High-level waste

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The Hanford site represents two-thirds of America's high-level radioactive waste by volume. Nuclear reactors line the riverbank at the Hanford Site along the Columbia River in January 1960.
fission products
Q *
99Tc 0.211 6.1385 294 β
126Sn 0.230 0.1084 4050 βγ
79Se 0.327 0.0447 151 β
93Zr 1.53 5.4575 91 βγ
135Cs 2.3  6.9110 269 β
107Pd 6.5  1.2499 33 β
129I 15.7  0.8410 194 βγ
Hover underlined: more info
fission products
Q *
βγ *
155Eu 4.76 0.0803 252 βγ
85Kr 10.76 0.2180 687 βγ
113mCd 14.1 0.0008 316 β
90Sr 28.9 4.505 2826 β
137Cs 30.23 6.337 1176 βγ
121mSn 43.9 0.00005 390 βγ
151Sm 96.6 0.5314 77 β

High-level waste (HLW) is a type of nuclear waste created by the reprocessing of spent nuclear fuel.[1] It exists in two main forms:

Liquid high-level waste is typically held temporarily in underground tanks pending vitrification. Most of the high-level waste created by the Manhattan project and the weapons programs of the cold war exists in this form because funding for further processing was typically not part of the original weapons programs. Both spent nuclear fuel and vitrified waste are considered [2] as suitable forms for long term disposal, after a period of temporary storage in the case of spent nuclear fuel.

HLW contains many of the fission products and transuranic elements generated in the reactor core and is the type of nuclear waste with the highest activity. HLW accounts for over 95% of the total radioactivity produced in the nuclear power process. In other words, while most nuclear waste is low-level and intermediate-level waste, such as protective clothing and equipment that have been contaminated with radiation, the majority of the radioactivity produced from the nuclear power generation process comes from high-level waste.

In the US, HLW from reprocessing of spent fuel from electrical power stations amounts to less than 1% of the total volume of US HLW; the rest is defense related.[3] Some other countries, particularly France, reprocess commercial spent fuel.

High-level waste is very radioactive and, therefore, requires special shielding during handling and transport. Initially it also needs cooling, because it generates a great deal of heat. Most of the heat, at least after short-lived nuclides have decayed, is from the medium-lived fission products cesium-137 and strontium-90, which have half-lives on the order of 30 years.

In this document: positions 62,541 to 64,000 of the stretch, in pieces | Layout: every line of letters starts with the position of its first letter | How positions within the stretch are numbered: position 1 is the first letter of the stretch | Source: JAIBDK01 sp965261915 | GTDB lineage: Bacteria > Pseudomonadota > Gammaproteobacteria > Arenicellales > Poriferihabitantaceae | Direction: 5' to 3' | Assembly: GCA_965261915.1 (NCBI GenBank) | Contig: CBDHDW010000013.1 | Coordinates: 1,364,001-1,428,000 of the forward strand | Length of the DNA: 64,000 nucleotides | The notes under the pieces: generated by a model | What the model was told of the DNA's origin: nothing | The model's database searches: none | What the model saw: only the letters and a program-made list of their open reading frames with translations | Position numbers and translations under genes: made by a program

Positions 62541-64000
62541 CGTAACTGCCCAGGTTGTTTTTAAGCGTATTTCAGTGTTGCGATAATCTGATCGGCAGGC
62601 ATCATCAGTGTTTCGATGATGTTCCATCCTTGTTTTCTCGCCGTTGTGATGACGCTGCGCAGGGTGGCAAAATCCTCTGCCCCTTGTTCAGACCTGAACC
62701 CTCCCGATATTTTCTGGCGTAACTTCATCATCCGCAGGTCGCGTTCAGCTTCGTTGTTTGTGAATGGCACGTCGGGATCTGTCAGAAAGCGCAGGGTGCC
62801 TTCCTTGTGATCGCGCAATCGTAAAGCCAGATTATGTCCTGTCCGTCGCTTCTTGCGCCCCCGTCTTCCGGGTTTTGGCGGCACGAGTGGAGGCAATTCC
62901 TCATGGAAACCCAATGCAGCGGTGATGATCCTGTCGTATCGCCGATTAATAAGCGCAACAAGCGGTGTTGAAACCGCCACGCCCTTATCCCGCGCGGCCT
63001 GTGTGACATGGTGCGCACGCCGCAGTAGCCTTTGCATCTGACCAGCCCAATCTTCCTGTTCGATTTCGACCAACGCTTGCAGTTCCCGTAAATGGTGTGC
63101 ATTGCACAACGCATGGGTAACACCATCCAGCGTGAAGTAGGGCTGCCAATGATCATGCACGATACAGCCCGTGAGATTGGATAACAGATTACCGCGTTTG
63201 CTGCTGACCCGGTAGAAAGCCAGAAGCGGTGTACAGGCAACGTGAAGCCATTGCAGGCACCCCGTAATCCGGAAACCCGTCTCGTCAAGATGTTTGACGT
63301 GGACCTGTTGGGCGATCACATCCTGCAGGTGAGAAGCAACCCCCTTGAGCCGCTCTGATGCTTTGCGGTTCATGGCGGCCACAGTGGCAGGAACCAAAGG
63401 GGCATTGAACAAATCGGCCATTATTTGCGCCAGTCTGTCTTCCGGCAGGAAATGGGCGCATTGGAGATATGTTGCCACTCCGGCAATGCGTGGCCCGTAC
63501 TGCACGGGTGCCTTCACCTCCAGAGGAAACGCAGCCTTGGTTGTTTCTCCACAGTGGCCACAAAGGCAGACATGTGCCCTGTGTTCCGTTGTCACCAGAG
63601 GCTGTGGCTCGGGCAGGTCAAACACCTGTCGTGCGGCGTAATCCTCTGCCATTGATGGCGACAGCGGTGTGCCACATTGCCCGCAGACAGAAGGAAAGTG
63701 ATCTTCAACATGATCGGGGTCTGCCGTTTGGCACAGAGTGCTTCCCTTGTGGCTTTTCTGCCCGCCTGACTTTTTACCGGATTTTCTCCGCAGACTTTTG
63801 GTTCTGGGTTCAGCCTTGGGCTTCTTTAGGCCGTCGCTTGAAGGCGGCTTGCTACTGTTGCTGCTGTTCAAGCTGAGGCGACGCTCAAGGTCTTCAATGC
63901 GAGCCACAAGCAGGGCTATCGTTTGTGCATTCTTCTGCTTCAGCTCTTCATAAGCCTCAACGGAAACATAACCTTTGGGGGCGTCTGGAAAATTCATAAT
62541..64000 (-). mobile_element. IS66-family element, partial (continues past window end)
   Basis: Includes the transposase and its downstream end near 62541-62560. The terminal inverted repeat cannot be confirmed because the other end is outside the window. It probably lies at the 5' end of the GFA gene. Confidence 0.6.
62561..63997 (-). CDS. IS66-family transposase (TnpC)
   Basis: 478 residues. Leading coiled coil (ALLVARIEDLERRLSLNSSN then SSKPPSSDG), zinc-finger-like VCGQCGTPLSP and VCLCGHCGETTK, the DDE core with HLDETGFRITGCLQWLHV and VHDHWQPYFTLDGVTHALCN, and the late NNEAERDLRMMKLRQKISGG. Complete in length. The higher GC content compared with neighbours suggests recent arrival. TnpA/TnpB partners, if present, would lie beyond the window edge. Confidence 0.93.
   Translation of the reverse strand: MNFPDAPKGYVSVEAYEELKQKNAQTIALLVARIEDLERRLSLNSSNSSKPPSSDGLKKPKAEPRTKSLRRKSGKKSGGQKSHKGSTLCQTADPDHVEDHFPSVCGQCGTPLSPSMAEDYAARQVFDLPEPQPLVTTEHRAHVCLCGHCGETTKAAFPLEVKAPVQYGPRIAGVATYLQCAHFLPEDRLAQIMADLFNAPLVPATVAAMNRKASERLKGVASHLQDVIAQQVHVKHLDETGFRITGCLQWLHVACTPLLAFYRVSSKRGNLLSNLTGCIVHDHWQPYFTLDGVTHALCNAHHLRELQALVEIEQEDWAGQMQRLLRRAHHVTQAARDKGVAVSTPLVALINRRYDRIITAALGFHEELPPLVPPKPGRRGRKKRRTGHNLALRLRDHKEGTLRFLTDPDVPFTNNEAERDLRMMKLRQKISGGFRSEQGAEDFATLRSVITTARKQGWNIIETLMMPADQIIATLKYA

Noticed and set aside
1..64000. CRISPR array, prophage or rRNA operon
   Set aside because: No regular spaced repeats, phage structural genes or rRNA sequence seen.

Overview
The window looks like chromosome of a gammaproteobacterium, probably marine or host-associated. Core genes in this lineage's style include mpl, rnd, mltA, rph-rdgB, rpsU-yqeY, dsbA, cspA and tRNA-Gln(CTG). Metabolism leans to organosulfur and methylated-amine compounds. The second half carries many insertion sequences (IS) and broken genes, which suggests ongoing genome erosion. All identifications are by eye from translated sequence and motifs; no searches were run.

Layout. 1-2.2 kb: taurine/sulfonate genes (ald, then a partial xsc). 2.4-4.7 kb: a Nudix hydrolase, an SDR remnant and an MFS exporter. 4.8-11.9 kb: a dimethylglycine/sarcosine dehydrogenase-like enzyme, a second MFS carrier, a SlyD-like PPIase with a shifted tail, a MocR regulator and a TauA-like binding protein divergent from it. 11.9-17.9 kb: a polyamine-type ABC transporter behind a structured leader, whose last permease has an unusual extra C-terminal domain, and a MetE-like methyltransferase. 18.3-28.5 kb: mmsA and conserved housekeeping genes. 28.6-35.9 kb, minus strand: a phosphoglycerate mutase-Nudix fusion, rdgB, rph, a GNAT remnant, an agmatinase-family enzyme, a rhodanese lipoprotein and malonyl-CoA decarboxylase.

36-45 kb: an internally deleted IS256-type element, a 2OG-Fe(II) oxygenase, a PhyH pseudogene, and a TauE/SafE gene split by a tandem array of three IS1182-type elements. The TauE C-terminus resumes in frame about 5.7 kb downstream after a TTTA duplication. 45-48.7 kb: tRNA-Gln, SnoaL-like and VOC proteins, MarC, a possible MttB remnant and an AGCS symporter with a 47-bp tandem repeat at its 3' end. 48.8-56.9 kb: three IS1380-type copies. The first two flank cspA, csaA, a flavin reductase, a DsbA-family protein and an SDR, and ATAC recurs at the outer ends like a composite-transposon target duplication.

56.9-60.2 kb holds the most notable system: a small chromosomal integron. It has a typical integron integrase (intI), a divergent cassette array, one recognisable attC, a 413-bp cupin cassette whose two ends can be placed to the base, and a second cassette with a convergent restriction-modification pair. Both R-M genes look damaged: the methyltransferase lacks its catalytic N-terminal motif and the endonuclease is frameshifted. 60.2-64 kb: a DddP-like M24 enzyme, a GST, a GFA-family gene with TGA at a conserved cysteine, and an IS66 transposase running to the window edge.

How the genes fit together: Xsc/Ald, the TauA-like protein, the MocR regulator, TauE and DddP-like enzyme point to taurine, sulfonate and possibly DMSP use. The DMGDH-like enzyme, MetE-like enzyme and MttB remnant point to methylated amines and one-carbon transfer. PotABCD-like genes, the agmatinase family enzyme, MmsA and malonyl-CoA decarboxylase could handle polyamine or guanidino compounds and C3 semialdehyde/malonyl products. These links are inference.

A typical large 1000 MWe nuclear reactor produces 25–30 tons of spent fuel per year.[4] If the fuel were reprocessed and vitrified, the waste volume would be only about three cubic meters per year, but the decay heat would be almost the same.

It is generally accepted that the final waste will be disposed of in a deep geological repository, and many countries have developed plans for such a site, including France, Japan, and the United States.


High-level waste is the highly radioactive waste material resulting from the reprocessing of spent nuclear fuel, including liquid waste produced directly in reprocessing and any solid material derived from such liquid waste that contains fission products in sufficient concentrations; and other highly radioactive material that is determined, consistent with existing law, to require permanent isolation.[5]

Spent (used) reactor fuel.

Waste materials from reprocessing.


Spent fuel pool

High-level radioactive waste is stored for 10 or 20 years in spent fuel pools, and then can be put in dry cask storage facilities.

In 1997, in the 20 countries which account for most of the world's nuclear power generation, spent fuel storage capacity at the reactors was 148,000 tonnes, with 59% of this utilized. Away-from-reactor storage capacity was 78,000 tonnes, with 44% utilized.[6] With annual additions of about 12,000 tonnes, issues for final disposal are not urgent.

See also[edit]


  1. ^ M.I. Ojovan and W.E. Lee. An Introduction to Nuclear Waste Immobilisation. Elsevier, Amsterdam (2005)
  2. ^ Radioactive Waste Management
  3. ^ US EPA, Spent Nuclear Fuel and High-Level Radioactive Waste, www.epa.gov
  4. ^ WNO radwaste management
  6. ^ "Radioactive waste". martinfrost.ws. Archived from the original on 3 December 2012. Retrieved 16 April 2013. 

External links[edit]


  • Fentiman, Audeen W. and James H. Saling. Radioactive Waste Management. New York: Taylor & Francis, 2002. Second ed.
  • Large, John H. Risks and Hazards arising the Transportation of Irradiated Fuel and Nuclear Materials in the United Kingdom R3144-A1, March 2006 [1]